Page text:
I am sitting here at the table, watching the bright screen of this computer and try to comprehend the value of time. I am not thinking about a monetary value, but at the importance of time in our lives.
There was a certain stage, earlier in my childhood, which lasted steadily throughout teenage hood and early adulthood, when time seemed to have been in abundance. The passing of days and nights used to be just a chain of events, intensively or passively lived, then the anticipation of future events was filled with excitement. Optimism reigned, confidence and positive thinking were always a presence. It may have been just me, or just a few lucky ones like me, that lived happily in the bosom of a decent family.
Later, it seemed like the days had started to fly. At the beginning, there was a slow takeoff, then the speed and altitude increased consistently.
Humans are bound to restrictive outcomes of rationality. We need to classify, to assess, to anticipate and to act cautiously. We are trying to build an environment that presents the safest of guards possible, and that’s because we are aware of our temporality. Death frightens us more than anything, but we are perfectly aware of its crude reality. Our life is filled with the chain of moments between our birth and our passing, but isn’t that enough? Or should I say, it should be enough because that is all we have?
The passage of time is a concern. Everybody around agrees time is never enough, the days are passing by rapidly. One time, I woke up a little earlier than I was supposed to and fell back asleep for those remaining minutes before the alarm would go on. During that sleep, I had a dream, and that dream covered a lot of events unfolded over a long period. When the alarm rang, I woke up, jumped on my feet, awake but still being shallowly sank into that dream. I realized between the early wake and the latest rise, only two minutes have passed. Then, how could I have dreamed about such a long extent of time? Illusions and dreams are just an escape from reality.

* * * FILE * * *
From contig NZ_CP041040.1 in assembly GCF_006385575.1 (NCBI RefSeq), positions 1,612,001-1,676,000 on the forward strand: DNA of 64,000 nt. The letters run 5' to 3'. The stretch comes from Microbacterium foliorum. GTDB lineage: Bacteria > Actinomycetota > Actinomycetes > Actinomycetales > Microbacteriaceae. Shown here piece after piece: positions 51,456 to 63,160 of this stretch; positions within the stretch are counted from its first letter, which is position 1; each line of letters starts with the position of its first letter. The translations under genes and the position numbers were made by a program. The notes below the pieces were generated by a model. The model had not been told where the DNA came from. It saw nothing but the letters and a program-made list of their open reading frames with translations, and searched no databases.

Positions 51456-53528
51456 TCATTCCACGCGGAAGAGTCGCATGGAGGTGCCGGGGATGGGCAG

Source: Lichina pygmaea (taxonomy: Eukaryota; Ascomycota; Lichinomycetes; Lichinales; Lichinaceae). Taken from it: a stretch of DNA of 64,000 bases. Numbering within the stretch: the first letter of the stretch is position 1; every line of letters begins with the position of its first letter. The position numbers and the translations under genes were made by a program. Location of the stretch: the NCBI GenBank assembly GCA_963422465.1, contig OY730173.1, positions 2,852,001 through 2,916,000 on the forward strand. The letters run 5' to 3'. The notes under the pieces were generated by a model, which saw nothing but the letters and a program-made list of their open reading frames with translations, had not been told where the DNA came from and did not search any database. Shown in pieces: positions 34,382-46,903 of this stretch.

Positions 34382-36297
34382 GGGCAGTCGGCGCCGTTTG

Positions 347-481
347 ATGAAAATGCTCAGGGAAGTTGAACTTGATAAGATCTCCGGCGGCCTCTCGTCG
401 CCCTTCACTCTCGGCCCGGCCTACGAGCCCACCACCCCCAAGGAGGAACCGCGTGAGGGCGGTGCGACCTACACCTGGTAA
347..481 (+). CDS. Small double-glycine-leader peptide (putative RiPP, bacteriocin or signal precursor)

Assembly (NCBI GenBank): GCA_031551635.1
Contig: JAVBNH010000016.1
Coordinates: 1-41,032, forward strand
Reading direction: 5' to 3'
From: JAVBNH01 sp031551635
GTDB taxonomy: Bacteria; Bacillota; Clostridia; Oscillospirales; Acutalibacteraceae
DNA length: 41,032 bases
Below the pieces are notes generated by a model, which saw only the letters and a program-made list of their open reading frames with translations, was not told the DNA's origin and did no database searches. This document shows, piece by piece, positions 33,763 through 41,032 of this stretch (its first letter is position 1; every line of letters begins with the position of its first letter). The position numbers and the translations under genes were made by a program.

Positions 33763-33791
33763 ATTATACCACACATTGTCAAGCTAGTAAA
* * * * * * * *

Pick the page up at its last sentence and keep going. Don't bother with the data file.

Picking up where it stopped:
Stubborn as we are, we try to either climb or descend the mountain, as reaching the top will put us on the top of the world, or finding the rich valley will give us the riches we want. We rarely look at the middle path, the one that follows a gentle slope, the one that can give us both.
Courageous and cowards, rich or poor, strong or weak, is what we think we are, but aren’t we mainly a combination of all of them?!
We probably are, but that will not suffice because we are directed by extremes, by the attractiveness of significant achievements and the disaster of monumental failures.
Trying to end this brief text, I’m overwhelmed by contempt because I was trying to conclude this with a valuable finding, instead I found it not, and I realize that, unwillingly, I followed the middle path.